Intention is a question of substance – no need for technical legal language ie without use of words such as “trust” or “confidence” etc. BUT if the settlor omits to using the word ‘trust’: “he must do something which is equivalent to it, and use expressions which have that meaning for, however anxious the court may be to carry out a man’s intentions, it is not at liberty to construe words otherwise than according to their proper meaning” (Richards v Delbridge). Also, even if ‘trust’ has been used – may be possible (unlikely) that he doesn’t intend to create a justiciable private trust. Might not wish to impose obligations of any sort on the recipient – eg Grandad gives money to grandchild “I trust you will get yourself a nice jumper”.
Knight v Knight – where the 3 certainties come from. They apply to express trusts – an express trust cannot exist unless the 3 certainties are present. In context of intention – the court wants to be satisfied that the settler wanted to create a trust – any doubt – usually means intention is not in place. Strict because the creation of trust comes with obligations that are placed upon the trustees. So courts want to be satisfied that trust was intended – reluctant to impose these onerous obligations on the trustees. Also self interest – if trustees are not on the document, then the court will be called upon to administer the trust – court has to do the job.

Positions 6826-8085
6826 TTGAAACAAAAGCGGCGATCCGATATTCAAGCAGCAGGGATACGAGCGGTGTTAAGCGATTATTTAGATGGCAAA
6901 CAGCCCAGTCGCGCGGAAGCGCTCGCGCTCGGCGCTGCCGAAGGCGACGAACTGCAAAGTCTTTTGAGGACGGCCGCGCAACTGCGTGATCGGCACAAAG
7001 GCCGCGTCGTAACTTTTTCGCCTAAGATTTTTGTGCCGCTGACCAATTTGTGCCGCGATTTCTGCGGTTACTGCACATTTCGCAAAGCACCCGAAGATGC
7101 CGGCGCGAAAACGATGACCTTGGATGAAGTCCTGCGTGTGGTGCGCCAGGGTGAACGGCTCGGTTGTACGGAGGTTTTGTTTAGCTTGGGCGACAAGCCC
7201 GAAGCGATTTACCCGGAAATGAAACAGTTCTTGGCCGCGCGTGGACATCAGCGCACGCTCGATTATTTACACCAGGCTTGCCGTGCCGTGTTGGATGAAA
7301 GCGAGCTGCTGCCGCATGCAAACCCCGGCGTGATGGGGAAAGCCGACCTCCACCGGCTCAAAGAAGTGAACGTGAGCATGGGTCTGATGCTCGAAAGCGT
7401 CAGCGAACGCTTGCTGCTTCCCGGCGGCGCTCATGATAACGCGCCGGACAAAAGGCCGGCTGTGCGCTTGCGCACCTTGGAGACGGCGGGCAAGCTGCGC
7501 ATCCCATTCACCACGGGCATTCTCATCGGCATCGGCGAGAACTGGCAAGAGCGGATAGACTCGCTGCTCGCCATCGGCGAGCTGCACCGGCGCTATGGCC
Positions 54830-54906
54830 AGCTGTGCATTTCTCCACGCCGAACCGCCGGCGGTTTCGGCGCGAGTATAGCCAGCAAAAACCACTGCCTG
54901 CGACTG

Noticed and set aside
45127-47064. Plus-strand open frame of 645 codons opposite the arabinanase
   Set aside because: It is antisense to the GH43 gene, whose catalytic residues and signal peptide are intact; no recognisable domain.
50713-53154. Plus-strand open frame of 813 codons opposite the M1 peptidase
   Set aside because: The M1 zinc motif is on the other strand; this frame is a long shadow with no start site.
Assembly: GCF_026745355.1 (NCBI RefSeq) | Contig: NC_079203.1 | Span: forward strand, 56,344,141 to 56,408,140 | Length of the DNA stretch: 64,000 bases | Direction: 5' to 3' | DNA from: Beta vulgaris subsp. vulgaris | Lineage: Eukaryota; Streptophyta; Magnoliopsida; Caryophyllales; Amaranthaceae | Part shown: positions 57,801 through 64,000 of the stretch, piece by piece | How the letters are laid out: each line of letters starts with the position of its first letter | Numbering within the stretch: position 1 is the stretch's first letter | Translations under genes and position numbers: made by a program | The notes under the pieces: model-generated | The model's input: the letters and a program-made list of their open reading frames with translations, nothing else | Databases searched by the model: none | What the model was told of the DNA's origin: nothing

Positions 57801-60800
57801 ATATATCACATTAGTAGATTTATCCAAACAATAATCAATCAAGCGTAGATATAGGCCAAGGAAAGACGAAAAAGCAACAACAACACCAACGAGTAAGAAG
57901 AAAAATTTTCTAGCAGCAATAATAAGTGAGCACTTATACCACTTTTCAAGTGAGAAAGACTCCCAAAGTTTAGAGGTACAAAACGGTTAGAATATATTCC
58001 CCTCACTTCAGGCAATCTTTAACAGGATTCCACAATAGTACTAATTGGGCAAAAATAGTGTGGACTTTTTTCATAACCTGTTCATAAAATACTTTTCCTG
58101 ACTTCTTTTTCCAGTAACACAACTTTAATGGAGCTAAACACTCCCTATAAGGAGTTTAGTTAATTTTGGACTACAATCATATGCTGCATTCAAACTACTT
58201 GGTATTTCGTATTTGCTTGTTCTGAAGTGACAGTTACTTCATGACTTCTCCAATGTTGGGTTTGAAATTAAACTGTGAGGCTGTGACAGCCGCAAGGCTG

Also useful in context of purpose trusts (beneficiary principle) and implied trusts (where aspects are dispensed with).
How do courts decided that intention has been satisfied? ‘It is well settled that a trust can be created without using the words “trust” or “confidence” or the like: the question is whether in substance a sufficient intention to to create a trust has been manifested’ - Megarry J, Re Kayford Ltd  1 WLR 279
Question of substance over form – not particular phrase to look for Certain amount of discretion here that will apply to work out if trust or not.
Function of intention test: • Imposition of a trust has far-reaching effect: – Owner loses interest in it; – Enforceable rights created for a beneficiary;